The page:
2012 BMW M6 Convertible review
BMW's new-age M6 launches as a Convertible first. As good as the F10 M5 it's based on?
What is it? The all-new BMW M6 Convertible, An F10 BMW M5 with a fancy three-door body and no roof. OK that’s unfair, but the 552bhp blown V8, M DCT twin-clutch gearbox and suspension are all carried over. BMW has broken with tradition for the new M6, launching the Convertible before the Coupe in an attempt to whip up some summertime trade. Technical highlights? It’s hard to look past the engine - it doesn’t so much dominate the experience as swallow it whole. The 4.4-litre twin-turbo lump delivers its maximum 500lb ft of torque from just 1500rpm – the polar opposite to the screaming race-derived V10 from its predecessor – and it produces 52bhp more while consuming 30 per cent less fuel. The rear-axle sub-frame is bolted directly to the body, a la M3 GTS, and it sticks with hydraulic steering instead of an electromechanical system. Head of the M brand in the US says it will be two or three years yet before it succumbs to that. There are three modes apiece for the gearbox, steering, throttle response, suspension and traction control – as well as the choice of manual or auto. That’s 486 possible combinations, two of which can be stored on the buttons marked M1 and M2 on the wheel. What's it like to drive? Like a two-ton convertible with a firework up its diffuser. In a straight line it piles on the speed in such a ferocious and sustained manner that you can rarely deploy its full potential on the road. On full-bore upshifts the M DCT gives you another kick in the back for good measure. Drop the roof, or keep it up and retract the rear windscreen, and it’s certainly louder than the M5, but given the performance the bassy woofle from the exhausts is a tad disappointing. Show the M6 a series of quick corners and it dishes out a lesson in body control. Front-end grip is monumental (partly thanks to an extra 30mm of track), while the M Diff at the rear helps you to deploy the power ridiculously early – for a 552bhp rear-wheel car it’s surprisingly friendly and straightforward. The steering offers a good level of feedback and the suspension is supple in its softest mode, and erases body roll in its firmest. Hit a bump mid-corner and the chassis shakes it off nonchalantly, such is its stiffness. So it’s impressive then, but somehow lacks sparkle. It batters a road into submission rather than working with it – for £100,000 you’d hope for a little more subtlety. How does it compare? In pure engineering terms the M6 flirts with perfection, but the result never matches the sum of its parts. It’s competing in a gridlocked section of the market and the truth is it’s not as fun as the ballistic Jaguar XKR-S, doesn’t feel as special as the Maserati GranCabrio and then it’s got our favourite soft-top, the superb Audi R8 Spyder, to worry about. And Anything else I should know? A manual version of the M5 goes on sale in North America in a few months time, while a manual M6 is apparently under consideration. We’d say it’s a no-brainer; it would add some much needed character to the M6 package. It’s unlikely to make it to the UK, though.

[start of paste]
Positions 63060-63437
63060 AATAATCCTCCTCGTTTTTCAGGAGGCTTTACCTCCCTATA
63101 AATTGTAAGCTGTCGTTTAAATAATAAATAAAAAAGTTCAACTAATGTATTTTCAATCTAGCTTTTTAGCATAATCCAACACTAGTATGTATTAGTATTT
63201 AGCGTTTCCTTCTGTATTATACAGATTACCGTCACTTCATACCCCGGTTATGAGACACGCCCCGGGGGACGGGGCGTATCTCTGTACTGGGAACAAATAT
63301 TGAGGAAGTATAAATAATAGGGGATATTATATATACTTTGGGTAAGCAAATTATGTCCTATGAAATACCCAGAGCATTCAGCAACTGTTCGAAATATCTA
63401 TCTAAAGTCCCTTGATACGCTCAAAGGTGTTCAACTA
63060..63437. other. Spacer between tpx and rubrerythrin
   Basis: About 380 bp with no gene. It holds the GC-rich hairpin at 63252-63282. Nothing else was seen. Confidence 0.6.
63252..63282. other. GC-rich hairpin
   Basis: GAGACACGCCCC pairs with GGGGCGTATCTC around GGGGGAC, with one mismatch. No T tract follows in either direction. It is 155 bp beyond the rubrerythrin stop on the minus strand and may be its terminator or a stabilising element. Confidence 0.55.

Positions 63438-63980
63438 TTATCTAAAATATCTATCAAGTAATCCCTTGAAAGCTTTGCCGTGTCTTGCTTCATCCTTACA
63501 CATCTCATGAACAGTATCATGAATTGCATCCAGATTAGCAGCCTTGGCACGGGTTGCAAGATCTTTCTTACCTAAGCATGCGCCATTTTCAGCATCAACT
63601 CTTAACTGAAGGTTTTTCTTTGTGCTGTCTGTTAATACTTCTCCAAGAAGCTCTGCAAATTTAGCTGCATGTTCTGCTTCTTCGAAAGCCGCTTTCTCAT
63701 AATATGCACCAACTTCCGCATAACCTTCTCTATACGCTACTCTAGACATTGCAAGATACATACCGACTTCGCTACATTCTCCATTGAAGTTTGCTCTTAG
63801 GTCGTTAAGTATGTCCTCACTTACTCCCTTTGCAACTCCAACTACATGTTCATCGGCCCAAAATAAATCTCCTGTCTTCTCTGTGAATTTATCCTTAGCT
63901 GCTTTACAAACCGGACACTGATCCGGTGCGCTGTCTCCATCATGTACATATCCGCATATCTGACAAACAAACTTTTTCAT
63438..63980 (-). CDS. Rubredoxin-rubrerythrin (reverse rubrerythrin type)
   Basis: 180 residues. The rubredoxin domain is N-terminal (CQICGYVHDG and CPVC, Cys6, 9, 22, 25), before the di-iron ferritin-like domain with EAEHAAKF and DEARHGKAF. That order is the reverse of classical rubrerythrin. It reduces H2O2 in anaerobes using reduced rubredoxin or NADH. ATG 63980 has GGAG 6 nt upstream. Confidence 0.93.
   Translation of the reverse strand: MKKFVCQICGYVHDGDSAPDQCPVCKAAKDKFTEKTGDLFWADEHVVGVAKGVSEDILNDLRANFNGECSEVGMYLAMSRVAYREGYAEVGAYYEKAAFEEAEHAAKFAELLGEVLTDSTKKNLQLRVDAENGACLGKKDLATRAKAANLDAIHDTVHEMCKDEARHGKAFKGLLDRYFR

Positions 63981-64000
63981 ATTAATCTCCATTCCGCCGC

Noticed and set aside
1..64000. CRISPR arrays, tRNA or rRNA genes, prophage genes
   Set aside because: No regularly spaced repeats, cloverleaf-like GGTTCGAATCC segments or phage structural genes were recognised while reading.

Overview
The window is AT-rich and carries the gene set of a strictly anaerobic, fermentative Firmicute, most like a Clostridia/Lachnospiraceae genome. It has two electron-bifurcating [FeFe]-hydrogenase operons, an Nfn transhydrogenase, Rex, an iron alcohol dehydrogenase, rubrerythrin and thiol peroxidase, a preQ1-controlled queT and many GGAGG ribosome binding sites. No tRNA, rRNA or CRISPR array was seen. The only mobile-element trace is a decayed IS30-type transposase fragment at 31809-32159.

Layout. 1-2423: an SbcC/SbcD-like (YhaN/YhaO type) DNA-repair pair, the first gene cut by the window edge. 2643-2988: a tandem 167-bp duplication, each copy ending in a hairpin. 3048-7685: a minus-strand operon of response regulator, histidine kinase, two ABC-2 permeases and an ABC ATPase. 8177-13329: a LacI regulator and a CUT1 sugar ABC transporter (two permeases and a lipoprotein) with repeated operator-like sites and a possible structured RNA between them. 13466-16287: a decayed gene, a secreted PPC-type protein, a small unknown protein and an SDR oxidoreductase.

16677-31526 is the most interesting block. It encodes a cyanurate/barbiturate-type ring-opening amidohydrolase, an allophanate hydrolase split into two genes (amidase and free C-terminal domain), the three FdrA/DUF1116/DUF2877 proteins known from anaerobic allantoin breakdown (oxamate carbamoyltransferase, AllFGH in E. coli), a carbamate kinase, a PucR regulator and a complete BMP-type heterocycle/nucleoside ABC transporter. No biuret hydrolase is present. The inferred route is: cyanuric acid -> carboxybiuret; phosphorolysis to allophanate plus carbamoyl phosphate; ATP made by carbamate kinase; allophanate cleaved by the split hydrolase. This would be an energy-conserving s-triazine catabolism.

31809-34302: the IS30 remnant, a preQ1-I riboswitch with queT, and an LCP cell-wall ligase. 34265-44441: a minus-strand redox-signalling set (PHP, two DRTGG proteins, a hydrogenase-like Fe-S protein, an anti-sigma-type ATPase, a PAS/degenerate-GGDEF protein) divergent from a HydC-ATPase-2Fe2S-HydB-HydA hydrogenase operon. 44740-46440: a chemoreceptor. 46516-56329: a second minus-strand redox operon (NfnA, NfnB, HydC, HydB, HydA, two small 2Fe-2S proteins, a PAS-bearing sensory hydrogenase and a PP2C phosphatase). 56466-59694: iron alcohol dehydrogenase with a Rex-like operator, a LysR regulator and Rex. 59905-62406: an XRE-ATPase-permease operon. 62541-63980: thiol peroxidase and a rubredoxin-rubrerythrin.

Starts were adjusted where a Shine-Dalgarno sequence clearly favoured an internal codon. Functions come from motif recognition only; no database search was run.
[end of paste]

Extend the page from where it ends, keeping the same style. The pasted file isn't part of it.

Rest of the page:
|Engine||V8, 4395cc, twin-turbo|
|Max power||552bhp @ 6000rpm|
|Max torque||500lb ft @ 1500rpm|
|0-60||4.3sec (claimed 0-62)|
|Top speed||155mph (limited)|